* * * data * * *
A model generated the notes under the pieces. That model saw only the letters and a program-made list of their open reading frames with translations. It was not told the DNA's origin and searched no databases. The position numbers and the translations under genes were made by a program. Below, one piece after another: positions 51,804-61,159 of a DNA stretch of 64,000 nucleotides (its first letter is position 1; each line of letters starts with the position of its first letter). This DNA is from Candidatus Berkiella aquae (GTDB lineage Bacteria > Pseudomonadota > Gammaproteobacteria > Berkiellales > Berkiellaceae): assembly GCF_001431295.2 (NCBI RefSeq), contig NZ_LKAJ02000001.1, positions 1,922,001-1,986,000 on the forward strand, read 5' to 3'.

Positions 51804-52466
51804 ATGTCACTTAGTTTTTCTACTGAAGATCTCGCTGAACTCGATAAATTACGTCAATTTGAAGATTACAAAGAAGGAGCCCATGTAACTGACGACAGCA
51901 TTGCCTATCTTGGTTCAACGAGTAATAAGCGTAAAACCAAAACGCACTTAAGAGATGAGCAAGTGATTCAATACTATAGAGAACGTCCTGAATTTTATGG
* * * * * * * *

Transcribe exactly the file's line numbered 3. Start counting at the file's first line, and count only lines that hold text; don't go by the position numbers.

51804 ATGTCACTTAGTTTTTCTACTGAAGATCTCGCTGAACTCGATAAATTACGTCAATTTGAAGATTACAAAGAAGGAGCCCATGTAACTGACGACAGCA